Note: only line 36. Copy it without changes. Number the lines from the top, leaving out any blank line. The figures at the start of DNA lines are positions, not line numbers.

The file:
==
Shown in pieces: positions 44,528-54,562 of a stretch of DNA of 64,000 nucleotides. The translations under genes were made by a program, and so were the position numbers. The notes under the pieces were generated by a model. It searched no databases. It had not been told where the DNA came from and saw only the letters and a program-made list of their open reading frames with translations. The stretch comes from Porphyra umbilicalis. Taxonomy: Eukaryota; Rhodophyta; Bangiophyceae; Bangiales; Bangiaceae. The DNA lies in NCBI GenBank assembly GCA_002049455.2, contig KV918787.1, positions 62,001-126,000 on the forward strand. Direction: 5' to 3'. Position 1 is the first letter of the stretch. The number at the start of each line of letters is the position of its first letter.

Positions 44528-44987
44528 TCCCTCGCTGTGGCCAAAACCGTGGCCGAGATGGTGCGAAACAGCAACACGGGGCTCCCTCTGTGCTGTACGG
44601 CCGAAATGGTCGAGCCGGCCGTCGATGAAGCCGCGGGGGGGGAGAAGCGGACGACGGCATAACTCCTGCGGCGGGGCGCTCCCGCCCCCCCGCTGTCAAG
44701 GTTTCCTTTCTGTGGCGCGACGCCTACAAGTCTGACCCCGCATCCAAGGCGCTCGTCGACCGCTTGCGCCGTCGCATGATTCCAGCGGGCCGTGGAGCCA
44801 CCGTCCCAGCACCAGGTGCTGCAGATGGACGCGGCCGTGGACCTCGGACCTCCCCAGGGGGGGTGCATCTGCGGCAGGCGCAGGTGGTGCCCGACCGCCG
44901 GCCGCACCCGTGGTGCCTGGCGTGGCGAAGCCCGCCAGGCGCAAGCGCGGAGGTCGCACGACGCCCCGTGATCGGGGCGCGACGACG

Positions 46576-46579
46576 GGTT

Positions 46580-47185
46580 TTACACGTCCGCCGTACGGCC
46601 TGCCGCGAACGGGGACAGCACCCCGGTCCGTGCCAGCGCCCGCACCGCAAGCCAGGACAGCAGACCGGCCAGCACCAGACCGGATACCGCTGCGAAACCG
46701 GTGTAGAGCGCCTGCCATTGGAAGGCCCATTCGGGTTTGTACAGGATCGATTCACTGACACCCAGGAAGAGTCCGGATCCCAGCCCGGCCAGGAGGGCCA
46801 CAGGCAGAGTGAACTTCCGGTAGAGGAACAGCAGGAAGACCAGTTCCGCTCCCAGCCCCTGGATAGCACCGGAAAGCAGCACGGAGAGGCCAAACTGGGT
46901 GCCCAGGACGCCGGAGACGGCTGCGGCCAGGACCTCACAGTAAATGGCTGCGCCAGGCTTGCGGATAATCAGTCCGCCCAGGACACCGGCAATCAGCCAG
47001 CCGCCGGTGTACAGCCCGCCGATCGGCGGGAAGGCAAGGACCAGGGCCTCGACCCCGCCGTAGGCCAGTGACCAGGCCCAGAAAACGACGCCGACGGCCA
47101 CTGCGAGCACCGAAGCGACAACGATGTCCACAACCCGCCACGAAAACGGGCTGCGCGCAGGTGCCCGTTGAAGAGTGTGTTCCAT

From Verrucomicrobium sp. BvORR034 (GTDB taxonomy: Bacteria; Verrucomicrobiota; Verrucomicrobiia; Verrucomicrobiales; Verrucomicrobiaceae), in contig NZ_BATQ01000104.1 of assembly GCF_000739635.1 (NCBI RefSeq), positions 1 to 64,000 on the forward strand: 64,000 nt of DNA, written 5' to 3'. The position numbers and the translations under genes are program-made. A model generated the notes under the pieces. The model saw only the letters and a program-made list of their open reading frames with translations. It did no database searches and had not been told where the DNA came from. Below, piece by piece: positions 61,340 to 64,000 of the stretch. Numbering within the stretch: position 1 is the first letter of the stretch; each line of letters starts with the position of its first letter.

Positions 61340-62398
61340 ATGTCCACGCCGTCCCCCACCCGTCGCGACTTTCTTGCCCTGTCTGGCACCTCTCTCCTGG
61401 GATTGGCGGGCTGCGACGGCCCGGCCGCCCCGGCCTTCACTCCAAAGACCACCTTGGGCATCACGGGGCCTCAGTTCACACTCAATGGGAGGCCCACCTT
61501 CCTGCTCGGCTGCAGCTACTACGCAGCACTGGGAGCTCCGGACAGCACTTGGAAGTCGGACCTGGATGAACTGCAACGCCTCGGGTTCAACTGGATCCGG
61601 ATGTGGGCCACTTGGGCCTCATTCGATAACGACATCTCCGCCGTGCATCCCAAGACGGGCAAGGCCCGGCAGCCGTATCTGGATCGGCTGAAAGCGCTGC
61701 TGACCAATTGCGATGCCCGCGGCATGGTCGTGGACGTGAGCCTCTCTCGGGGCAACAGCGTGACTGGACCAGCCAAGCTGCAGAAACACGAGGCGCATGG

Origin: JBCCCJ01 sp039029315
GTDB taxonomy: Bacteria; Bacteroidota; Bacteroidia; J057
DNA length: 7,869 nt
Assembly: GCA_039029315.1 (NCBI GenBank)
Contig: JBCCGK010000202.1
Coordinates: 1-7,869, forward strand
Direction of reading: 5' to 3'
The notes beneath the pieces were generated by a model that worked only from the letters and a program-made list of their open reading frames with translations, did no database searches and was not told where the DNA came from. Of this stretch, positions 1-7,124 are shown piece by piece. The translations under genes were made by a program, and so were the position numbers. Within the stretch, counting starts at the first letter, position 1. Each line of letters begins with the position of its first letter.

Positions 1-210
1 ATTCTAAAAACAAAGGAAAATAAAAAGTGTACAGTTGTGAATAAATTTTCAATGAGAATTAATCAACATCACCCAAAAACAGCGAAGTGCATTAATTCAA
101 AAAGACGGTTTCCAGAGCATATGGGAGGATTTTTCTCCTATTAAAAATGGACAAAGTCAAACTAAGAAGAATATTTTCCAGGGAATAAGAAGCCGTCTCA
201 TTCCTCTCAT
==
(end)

201 TTCCTCTCAT